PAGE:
Quentin Letts in the Daily Mail - "Actress Kim Cattrall almost completely sheds her identity as 'that vamp from TV's Sex and the City' ... to play Bohemian, dangerous, irresistible Amanda in Noel Coward's enduring comedy. This is a gorgeous, glorious production of Private Lives, just bitchy enough to be modern, yet old-fashioned enough to have a three-part form. Miss Cattrall, elegant in flowing gowns and bare feet ... produces a not quite faultless English accent ... but as Elyot says in one of the play's many memorable lines, 'don't quibble, Sybil'. All four principals are superb. Mr Macfadyen's Elyot is greedily nonchalant about other people's feelings. Miss Dillon's Sybil is eminently divorceable on the grounds of simpering dullness. And Mr Paisley Day, in the least obviously fruitful role, is a scream as Victor, his divided, toothbrush moustache twitching with pomposity.”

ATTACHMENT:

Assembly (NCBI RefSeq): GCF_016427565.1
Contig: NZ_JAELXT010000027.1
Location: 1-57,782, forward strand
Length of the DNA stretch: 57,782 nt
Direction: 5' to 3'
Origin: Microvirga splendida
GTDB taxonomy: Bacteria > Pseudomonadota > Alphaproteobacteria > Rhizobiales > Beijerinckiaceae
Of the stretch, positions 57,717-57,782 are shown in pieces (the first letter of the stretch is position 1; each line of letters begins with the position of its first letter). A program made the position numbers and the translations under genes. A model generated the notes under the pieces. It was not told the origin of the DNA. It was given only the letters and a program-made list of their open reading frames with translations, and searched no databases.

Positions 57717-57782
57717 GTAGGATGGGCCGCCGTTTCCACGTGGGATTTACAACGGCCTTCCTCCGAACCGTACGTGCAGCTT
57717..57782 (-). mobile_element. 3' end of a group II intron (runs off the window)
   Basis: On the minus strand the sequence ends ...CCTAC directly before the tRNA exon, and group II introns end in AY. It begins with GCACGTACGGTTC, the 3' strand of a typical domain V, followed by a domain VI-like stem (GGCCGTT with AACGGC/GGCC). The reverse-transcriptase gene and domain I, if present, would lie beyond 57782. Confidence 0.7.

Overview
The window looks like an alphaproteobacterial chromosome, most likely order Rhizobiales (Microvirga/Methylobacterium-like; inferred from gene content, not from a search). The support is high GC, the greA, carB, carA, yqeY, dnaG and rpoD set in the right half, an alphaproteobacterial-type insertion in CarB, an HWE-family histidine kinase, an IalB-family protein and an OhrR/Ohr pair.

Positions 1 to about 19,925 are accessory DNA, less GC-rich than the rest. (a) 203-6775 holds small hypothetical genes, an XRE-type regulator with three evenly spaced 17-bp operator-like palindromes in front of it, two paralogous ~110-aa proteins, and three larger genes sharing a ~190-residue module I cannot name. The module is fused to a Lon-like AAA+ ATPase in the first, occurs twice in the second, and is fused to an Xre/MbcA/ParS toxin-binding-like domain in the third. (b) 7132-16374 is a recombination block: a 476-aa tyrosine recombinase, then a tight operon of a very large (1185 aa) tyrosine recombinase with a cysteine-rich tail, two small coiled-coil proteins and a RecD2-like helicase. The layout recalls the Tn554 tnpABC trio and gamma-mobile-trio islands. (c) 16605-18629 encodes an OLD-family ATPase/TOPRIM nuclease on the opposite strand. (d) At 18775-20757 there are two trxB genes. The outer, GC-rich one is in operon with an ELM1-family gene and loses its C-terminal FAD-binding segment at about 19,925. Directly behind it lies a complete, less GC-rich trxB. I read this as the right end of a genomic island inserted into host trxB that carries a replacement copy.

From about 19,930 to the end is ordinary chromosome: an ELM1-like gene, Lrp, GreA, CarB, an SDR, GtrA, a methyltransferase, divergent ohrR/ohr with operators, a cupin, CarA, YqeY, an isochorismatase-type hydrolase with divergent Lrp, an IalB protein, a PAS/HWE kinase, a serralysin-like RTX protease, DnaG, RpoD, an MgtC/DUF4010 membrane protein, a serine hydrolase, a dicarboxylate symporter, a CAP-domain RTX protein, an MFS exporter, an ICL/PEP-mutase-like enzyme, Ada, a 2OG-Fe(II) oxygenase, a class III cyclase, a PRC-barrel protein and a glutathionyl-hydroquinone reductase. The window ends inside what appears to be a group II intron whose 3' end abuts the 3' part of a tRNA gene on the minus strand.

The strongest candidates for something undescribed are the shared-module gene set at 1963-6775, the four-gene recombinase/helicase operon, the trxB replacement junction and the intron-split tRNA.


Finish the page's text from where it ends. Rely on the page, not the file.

Benedict Nightingale in The Times - "Eyre isn’t in the habit of bringing dinky paper boats to the stage, and thanks to him and his lead actors you can’t miss the play’s unassuming point and purpose. Shallow? At times perhaps, but wilfully and defiantly so ... And in any case, flippancy is pretty clearly one way of coping with what’s really serious in the play, which is love itself ... you never doubt their (Catrall and Macfayden) bond ... his wit has bite, and she combines allure with the mulishness of a woman who knows her own mind as well as her own body ... Lisa Dillon’s Sybil gives a nice performance as the sort of twee, clutchy woman bound to irritate a man like Elyot, and Simon Paisley Day’s Victor is even more gloriously unsuitable: a bloke whose accent, tweeds, moustache and ultra-decent manner all suggest he’s auditioning for the role of a squadron leader in some fearfully British B-movie.”